Yesterday was a red letter day in my personal history. It was the day, will forever be known as the day, on which I discovered the nun aisle in the Boston Public Library.
A moment of silence, please.
I picked up Unveiled, The Habit, and (this is SO exciting, you think I'm exaggerating but I'm totally sincere here) The Rule of St. Benedict. The latter is the handbook by which Benedictine monks and nuns live. It's about both how to be a religious, and establishes a lot of rules and ideas about how to live in a community, how to turn a group of people into a community.
In honor of this red letter day, here's a rundown of my top five nun books.
1) The Nun's Story, Kathryn Hulme. I've probably gone on about this before. It was a movie with Audrey Hepburn, which I saw on A&E many years ago, which led me to nun books in general. It's a perfect explanation of why and how a person would choose this life--not as a default or an escape, but as an ambition.
2) In This House of Brede, Rumer Godden. This is one of those books that observes the seasons turning and the small dramas of life--will Sister Agnes ever finish her book? How will we pay for the new sculpture Mother Superior ordered before she died? Will the Japanese novices learn our ways? It's just such a warm and comforting story.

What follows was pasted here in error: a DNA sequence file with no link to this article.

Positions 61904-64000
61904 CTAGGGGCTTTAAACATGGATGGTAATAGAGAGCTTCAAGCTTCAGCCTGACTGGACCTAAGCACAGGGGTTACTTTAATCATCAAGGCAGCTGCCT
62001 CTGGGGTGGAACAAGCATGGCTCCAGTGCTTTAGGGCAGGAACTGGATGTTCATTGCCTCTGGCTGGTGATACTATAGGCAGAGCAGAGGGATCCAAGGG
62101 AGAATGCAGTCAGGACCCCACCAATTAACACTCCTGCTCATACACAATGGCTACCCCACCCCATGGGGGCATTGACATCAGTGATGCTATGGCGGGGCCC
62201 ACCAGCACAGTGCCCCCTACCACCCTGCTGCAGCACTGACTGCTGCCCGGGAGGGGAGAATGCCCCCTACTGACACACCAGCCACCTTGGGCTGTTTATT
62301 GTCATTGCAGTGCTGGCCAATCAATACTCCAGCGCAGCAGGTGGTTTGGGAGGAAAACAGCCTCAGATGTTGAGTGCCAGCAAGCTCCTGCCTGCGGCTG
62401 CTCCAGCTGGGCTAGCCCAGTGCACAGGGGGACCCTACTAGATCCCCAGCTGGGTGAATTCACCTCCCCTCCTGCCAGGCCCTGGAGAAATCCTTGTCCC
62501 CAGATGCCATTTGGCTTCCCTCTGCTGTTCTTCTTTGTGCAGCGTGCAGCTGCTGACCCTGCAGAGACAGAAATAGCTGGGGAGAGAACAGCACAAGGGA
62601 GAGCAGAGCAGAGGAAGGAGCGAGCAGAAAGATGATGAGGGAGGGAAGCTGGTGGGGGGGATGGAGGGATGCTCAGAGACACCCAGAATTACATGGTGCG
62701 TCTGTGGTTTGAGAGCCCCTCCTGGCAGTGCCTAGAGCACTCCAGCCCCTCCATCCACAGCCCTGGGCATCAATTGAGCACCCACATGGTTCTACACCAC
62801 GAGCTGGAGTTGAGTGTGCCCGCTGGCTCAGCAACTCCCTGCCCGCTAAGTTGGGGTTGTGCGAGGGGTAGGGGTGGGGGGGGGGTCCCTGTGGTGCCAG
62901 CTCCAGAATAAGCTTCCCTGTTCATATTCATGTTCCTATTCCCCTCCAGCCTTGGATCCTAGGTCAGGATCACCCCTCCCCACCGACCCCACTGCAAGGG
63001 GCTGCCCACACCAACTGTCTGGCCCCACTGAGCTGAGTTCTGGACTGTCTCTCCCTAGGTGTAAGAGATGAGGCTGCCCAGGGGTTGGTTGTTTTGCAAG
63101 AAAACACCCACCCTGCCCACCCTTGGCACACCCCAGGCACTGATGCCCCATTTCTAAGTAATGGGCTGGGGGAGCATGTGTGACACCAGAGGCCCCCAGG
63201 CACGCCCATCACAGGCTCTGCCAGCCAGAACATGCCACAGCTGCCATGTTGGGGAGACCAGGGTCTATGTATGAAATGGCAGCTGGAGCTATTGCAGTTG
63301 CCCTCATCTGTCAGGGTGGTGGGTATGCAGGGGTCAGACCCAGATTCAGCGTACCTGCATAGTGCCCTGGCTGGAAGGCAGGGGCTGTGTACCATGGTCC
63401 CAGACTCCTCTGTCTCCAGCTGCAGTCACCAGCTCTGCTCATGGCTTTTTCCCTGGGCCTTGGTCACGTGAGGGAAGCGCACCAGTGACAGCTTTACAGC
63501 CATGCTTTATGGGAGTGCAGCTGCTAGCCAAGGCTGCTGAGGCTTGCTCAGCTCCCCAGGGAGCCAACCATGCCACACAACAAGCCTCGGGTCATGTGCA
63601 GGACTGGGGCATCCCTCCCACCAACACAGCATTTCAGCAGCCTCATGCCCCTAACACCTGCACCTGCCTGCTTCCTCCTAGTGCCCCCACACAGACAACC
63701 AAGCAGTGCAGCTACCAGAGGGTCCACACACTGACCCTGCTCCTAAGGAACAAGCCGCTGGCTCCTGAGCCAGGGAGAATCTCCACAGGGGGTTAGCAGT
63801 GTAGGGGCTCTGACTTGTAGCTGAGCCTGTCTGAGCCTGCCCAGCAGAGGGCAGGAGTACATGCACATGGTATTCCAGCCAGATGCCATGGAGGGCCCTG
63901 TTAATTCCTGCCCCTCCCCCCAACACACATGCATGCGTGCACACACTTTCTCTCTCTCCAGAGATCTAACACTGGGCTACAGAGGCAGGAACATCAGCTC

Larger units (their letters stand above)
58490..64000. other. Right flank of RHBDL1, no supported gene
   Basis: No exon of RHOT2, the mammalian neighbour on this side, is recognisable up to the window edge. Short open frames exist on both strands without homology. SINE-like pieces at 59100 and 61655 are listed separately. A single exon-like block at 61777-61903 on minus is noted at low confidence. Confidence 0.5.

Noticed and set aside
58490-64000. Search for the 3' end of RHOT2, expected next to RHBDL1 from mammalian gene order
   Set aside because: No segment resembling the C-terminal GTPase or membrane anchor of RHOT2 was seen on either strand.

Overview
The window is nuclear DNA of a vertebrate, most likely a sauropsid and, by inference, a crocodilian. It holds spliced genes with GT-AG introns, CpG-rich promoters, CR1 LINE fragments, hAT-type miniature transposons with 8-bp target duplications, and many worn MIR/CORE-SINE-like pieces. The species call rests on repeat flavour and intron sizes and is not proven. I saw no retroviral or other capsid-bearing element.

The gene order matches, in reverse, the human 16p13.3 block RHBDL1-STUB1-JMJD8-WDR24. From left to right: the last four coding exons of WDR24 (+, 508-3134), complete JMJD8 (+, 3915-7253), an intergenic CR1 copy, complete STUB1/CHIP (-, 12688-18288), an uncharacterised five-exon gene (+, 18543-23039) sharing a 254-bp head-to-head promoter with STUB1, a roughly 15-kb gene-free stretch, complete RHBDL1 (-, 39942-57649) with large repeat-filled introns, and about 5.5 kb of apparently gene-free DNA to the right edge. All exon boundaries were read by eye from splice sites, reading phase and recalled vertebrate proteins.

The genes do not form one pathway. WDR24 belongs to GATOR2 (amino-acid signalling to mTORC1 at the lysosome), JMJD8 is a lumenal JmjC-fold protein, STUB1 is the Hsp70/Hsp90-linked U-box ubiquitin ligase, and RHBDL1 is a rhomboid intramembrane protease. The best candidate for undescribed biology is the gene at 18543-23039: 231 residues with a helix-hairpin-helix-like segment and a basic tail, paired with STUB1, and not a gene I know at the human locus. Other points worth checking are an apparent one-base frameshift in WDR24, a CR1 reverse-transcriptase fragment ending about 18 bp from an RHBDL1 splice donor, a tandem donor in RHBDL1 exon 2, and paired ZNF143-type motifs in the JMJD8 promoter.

3) Lying Awake, Mark Saltzman. A sister in a small convent in California is having visions, which have revived her faith and her passion for her calling. But when she finds out that they're caused by a medical condition, the book examines the question of how science and faith fit together and conflict with each other. But it does this with a practical simplicity, not a philisophical tirade.
4) Cloister Walk, Kathleen Norris. I still count this as a nun book, even though it's really not. It's the journal of a woman who spends time as an oblate in a monestary. It's a mixed-gender community, many of whose members are oblates (sort of like an extended retreat--temporary vows). The book talks about the things that a "typical" person who has a full life (and husband) in the World might find for herself in a place like that.
5) Confessions of a Pagan Nun, Kate Horsley. This is a strange but intriguing novel, set up as the diary of an Irish pagan who joins the church. Mostly it's about how strange and foreign the Christianity of the 4th or 5th century is to us. I don't love it, actually, but I learned a great deal from it that I'm glad to know.
Bonus: Nun TV. Brides of Christ, an Australian series (or miniseries) about the lives of one convent in the 60s. With special appearances by a very young Naomi Watts and Russell Crowe!
Now, what's this I've heard about nun blogs?